In my last post, I discussed how “Technology is everywhere.” As ubiquitous, complex and necessary as technology is, it still only counts as one of the many resources that organizations must integrate into a work and resource management world. Resources are multiplying, making it the eighth and last of our business forces potentially thwarting organizations.
- Outcomes are different
- Capabilities must be strategic
- Work methodologies are proliferating
- Unstructured work is exploding
- Plans are even more critical
- Teams are virtual and global
- Technology is everywhere
- Resources are multiplying
Here’s a snippet of me discussing the expanding definition of resources during our customer conference last year:
Resources Are Multiplying
People and finances are no longer the only resources that organizations must track if they want to meet their business objectives. Today, resources are anything that help achieve a goal, such as assets, services, applications, virtual teams, technology, locations, connected devices that comprise the “Internet of Things,” and much more.
As research firm Ventana has advised: “Organizations should have the capacity to plan and define activities and tasks – they should know the available capacity of their resources, which encompasses not just people but also manufacturing and customer distribution potential of their retail locations. Also, organizations should be nimble, able to shift priorities, address issues and task resources to get them completed in an acceptable time window.”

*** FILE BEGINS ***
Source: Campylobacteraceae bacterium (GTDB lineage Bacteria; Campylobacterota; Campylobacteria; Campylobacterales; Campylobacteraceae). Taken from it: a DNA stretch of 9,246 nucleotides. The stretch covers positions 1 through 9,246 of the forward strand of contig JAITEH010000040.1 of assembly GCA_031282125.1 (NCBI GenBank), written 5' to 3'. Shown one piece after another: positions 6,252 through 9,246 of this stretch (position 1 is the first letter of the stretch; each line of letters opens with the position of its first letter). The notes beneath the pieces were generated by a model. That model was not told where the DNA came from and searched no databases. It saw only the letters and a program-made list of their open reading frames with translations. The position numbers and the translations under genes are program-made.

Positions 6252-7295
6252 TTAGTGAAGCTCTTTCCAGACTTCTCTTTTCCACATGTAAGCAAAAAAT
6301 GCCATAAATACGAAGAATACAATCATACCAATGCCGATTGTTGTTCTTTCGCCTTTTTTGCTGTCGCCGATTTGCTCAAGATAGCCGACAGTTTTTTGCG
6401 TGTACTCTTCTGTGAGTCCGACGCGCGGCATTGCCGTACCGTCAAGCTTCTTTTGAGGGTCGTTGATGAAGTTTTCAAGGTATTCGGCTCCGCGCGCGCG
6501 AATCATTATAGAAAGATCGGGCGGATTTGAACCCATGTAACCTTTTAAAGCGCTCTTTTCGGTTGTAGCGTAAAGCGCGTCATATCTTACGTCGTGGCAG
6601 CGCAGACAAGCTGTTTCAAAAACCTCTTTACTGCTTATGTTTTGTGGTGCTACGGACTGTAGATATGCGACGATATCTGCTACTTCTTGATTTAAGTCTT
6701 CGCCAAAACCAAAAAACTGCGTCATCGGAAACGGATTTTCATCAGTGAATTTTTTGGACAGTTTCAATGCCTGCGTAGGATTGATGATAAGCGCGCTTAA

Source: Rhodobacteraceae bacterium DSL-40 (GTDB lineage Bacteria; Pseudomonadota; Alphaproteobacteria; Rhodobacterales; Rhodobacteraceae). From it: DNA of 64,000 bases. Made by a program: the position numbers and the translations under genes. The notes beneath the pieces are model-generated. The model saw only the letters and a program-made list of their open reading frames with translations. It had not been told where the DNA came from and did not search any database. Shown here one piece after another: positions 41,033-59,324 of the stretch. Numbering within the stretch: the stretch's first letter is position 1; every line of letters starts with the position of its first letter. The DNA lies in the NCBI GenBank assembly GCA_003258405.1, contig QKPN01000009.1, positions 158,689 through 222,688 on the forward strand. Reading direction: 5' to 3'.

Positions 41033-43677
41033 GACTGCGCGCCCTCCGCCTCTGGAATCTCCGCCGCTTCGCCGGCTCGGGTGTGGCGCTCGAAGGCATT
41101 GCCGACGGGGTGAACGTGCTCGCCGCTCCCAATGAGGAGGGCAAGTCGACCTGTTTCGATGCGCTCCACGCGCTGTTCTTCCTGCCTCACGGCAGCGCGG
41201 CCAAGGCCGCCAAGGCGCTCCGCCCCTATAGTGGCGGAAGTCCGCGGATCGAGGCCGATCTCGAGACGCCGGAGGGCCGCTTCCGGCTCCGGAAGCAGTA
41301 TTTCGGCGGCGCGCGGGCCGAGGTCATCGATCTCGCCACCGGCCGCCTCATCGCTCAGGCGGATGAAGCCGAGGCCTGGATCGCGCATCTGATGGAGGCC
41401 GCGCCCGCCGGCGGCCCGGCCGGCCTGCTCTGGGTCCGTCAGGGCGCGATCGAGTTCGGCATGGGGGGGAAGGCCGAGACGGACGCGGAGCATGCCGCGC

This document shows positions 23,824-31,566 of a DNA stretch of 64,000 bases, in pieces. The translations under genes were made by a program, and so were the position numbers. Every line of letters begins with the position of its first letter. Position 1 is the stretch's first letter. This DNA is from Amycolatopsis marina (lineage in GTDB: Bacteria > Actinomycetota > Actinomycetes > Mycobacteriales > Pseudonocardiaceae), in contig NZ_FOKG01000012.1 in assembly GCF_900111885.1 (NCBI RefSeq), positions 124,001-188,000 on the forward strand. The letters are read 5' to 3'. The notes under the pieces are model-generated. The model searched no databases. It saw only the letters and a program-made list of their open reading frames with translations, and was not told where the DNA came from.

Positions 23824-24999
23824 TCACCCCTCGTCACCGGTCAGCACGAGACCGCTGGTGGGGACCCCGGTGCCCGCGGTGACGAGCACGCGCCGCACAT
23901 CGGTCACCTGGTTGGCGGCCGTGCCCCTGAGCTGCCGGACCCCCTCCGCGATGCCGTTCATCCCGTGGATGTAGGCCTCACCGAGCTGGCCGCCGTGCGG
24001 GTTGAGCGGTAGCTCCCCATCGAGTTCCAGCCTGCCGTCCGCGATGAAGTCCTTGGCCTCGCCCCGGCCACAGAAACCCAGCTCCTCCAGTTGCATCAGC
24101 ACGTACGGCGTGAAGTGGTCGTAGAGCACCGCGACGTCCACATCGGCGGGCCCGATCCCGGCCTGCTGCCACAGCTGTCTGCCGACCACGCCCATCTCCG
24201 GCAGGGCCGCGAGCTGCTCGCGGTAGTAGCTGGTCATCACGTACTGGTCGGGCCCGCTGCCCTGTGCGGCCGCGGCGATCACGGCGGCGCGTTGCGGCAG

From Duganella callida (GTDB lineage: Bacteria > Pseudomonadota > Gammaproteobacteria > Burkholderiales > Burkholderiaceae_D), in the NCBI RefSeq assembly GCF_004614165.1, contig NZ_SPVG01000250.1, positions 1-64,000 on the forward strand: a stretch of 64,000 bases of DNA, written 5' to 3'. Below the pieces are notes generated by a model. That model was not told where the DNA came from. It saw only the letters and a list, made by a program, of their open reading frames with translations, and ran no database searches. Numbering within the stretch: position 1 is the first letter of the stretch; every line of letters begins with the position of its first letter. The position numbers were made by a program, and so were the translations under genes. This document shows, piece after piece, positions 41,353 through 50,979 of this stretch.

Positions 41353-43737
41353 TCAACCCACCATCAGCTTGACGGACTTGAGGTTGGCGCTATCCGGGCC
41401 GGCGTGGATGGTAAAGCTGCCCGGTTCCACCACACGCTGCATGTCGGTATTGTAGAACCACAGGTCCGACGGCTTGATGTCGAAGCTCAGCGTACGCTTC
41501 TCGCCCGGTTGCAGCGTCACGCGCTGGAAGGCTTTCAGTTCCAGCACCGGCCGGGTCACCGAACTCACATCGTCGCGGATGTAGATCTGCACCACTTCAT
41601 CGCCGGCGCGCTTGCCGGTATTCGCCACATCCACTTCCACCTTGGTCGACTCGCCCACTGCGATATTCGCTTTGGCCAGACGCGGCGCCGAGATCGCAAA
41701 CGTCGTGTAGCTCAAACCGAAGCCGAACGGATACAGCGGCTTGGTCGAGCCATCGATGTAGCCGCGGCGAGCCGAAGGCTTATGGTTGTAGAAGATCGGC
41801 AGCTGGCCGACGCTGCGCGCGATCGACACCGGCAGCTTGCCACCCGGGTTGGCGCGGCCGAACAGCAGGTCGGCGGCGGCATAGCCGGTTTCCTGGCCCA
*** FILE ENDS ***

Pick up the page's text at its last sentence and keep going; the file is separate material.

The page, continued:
Resource capacity planning is difficult enough when it is limited to employees. Our 2016 Resource Management and Capacity Planning Benchmark Study corroborated our findings over the past several years: Organizations continually overcommit their people resources, limiting growth and innovation.
In fact, in our study 61 percent of organizations on the low end of the maturity scale said they find it extremely difficult to consider capacity in the planning process. Twenty percent of theses companies do not take capacity into account at all before committing to projects or work. This puts organizations at risk of missing time to market or project timelines.
Now think of the complexity of getting a handle on all global resources beyond people and finances, for all work – not just for structured projects managed by a PPM solution, but unstructured tasks and activities as well. In its research, Ventana found that 52 percent of organizations cannot adequately perform scenario planning to optimize work and resources. The risks of failing to execute on plans and achieve growth objectives are higher than ever.
This is why work and resource management is so important. Ventana writes that work and resource management “explores the use of dedicated software and technology to support continuous organizational optimization. It looks at work that is assigned and conducted by resources that may be people-, technology- or asset-based and that can be located anywhere in the organization or be geographically dispersed.”
Ventana continues that organizations “should have available an application that can provide a unified view of work and resources rather than being constrained or complicated by a myriad of applications not designed for this essential element.”
We’ll explore this more in my next post. Now that I’ve covered all eight forces, I’ll focus on how work and resource management can help you manage them to your benefit for faster innovation, execution, and growth. For more information in the meantime, visit http://www.planview.com/work-resource-management/.
I’d like to hear from you. How does your organization typically plan and execute on products, services, and applications? Share by leaving a comment below.